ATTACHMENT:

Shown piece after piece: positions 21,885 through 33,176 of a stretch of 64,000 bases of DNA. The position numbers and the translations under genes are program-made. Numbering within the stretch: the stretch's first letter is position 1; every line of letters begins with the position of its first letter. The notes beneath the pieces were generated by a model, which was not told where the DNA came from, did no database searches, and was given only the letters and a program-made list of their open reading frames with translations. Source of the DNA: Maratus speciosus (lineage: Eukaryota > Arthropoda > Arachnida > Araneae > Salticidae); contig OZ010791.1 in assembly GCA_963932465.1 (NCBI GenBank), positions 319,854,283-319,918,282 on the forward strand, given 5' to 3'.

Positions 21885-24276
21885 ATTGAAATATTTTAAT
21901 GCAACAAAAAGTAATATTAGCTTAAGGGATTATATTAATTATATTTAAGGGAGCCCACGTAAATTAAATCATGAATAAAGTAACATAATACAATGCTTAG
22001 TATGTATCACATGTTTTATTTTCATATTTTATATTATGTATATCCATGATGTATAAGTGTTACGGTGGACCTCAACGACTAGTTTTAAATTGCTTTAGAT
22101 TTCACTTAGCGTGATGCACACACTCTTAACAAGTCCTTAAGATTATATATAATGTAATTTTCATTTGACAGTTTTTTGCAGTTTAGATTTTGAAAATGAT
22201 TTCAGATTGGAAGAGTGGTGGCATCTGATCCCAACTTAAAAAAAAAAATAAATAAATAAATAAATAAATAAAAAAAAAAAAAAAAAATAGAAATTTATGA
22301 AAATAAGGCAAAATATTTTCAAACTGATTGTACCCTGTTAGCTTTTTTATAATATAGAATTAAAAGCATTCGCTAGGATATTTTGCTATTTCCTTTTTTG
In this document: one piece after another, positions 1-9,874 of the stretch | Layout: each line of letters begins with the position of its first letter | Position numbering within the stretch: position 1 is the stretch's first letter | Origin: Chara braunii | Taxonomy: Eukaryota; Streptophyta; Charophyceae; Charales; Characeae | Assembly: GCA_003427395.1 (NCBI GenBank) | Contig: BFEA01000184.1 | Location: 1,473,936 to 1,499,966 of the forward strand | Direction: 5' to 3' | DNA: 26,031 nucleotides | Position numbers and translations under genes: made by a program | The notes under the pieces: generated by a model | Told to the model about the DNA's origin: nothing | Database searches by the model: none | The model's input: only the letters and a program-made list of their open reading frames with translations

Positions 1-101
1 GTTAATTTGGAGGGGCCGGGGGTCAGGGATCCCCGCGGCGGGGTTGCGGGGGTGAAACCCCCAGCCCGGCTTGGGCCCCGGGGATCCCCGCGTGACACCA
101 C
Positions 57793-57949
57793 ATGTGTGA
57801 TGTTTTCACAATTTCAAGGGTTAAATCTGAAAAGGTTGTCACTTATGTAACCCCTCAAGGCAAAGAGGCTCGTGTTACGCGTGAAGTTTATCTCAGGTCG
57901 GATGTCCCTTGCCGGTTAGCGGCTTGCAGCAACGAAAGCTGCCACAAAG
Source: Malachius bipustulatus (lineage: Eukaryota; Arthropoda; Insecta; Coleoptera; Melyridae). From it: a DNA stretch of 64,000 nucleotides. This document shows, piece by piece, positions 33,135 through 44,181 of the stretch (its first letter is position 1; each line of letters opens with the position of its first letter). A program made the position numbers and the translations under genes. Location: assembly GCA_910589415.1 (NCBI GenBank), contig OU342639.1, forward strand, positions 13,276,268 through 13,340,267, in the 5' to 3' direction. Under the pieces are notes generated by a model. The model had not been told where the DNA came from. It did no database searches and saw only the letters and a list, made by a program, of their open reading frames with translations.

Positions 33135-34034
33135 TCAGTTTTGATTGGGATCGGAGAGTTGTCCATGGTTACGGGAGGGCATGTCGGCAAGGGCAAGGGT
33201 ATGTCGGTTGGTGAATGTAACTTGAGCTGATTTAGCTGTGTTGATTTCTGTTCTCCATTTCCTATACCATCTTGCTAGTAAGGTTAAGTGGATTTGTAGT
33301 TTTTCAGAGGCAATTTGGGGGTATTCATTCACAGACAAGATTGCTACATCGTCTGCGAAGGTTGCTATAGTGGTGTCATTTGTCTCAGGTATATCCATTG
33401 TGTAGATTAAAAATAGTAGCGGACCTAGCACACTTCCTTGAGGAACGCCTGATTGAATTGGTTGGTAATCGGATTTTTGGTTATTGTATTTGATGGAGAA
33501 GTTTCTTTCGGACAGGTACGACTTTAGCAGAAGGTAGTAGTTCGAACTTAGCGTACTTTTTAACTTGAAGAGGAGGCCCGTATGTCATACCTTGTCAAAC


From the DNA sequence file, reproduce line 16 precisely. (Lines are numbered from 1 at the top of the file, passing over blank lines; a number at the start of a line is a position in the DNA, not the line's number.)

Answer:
57901 GATGTCCCTTGCCGGTTAGCGGCTTGCAGCAACGAAAGCTGCCACAAAG